Disappearing messages, once Snapchat’s selling feature, is becoming more prevalent on almost all major messaging platforms that want to advertise their security and privacy features. Each platform naturally gives it its own spin, mostly in how long they allow messages to stay alive. WhatsApp, for example, is giving users more options to keep messages around as long as they want, even going as far as three months tops.
Disappearing messages are part privacy measure and part housekeeping tool. They lessen the risk of private messages and media being read by unauthorized people, especially after the phone has been stolen. It also reduces the amount of space that an app takes up on the device by automatically deleting old messages after a given period.
Unlike Snapchat’s default behavior, WhatsApp introduced its disappearing messages feature last year with a single interval of seven days. A few months ago, it finally added a 24-hour option for the fastest period. Now it’s extending the set of options by adding a 90-day option, at least in the beta version of the app for Android.
This, of course, makes the disappearing messages feature more of an automatic cleanup function rather than a privacy feature. WhatsApp’s own description says that recipients of those messages can save them through other means anyway. It’s not a foolproof privacy guard, especially if messages are deleted only after three months.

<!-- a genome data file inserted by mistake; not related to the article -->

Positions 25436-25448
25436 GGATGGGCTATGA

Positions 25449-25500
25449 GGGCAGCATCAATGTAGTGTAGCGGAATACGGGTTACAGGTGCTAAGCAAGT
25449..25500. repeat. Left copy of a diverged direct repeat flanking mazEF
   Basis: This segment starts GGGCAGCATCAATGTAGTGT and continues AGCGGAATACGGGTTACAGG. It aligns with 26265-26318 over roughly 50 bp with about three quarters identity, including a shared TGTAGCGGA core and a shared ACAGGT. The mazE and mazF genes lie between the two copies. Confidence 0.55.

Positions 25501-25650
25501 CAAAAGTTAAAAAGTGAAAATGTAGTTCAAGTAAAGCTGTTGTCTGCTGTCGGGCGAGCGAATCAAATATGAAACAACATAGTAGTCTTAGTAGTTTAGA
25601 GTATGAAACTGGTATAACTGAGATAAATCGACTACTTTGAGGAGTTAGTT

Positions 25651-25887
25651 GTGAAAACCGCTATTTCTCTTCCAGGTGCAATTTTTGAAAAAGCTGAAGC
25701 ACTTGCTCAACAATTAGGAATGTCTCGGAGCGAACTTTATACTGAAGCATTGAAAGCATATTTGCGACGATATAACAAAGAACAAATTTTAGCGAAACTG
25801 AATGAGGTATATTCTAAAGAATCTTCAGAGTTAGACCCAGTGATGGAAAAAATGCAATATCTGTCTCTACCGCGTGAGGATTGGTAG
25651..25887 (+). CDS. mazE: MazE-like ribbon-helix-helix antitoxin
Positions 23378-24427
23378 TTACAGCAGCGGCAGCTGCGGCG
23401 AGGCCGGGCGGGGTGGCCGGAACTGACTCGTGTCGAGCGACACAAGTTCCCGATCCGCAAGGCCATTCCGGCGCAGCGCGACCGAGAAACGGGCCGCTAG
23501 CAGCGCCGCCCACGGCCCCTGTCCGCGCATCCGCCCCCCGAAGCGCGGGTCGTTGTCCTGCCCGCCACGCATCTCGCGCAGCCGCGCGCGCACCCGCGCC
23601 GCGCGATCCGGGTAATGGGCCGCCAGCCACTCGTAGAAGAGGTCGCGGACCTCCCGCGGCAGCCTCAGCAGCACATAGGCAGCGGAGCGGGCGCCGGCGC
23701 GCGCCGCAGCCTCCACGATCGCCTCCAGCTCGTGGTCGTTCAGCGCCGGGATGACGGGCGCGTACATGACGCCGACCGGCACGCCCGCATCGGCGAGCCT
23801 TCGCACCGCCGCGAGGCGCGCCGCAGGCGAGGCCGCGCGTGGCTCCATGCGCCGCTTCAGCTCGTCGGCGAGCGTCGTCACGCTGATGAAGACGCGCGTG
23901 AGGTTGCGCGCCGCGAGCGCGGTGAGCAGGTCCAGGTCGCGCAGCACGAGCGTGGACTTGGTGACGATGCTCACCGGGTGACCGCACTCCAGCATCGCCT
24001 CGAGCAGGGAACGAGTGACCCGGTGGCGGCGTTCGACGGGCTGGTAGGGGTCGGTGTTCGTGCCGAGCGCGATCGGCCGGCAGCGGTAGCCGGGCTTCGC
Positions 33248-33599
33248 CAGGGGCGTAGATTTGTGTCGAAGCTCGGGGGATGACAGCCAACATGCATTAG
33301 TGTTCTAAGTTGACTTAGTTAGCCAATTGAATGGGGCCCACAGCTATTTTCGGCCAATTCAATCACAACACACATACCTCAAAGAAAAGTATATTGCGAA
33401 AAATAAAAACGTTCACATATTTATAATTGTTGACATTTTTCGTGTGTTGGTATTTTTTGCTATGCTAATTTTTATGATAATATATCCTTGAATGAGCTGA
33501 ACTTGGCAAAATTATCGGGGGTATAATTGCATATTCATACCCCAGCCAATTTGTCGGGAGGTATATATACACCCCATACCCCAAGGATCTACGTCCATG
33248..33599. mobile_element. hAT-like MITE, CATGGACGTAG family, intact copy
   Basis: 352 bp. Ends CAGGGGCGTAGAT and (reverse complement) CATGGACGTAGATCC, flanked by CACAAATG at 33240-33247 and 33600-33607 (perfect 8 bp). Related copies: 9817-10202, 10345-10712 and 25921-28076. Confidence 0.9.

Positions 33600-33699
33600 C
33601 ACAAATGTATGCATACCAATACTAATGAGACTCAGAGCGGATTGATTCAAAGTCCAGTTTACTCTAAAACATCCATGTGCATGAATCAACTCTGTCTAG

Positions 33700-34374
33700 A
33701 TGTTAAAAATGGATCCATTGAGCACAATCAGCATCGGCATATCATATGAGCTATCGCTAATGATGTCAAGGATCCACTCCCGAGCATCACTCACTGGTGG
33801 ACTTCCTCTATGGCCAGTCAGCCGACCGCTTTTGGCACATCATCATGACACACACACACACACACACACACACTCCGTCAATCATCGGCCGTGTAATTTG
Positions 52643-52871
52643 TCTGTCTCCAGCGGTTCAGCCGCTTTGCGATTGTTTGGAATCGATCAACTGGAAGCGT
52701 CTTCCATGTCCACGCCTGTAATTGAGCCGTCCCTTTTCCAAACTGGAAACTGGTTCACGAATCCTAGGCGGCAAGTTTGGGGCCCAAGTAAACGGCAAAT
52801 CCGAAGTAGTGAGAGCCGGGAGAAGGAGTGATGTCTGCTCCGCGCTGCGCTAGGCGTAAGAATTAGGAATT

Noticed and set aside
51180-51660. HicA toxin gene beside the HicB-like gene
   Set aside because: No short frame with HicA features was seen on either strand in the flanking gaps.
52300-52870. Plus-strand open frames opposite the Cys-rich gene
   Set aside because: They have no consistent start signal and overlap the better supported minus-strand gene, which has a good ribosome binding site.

WhatsApp is definitely trying to step up its game in painting itself as a champion of security and privacy, despite its associations with Facebook. Earlier this month, it introduced a “View Once” feature for photos and videos that automatically delete the media after it has been seen, no timer necessary. This 90-day interval for disappearing messages, however, might not arrive immediately, as it takes WhatsApp a few months to take a beta feature and add it into a stable release.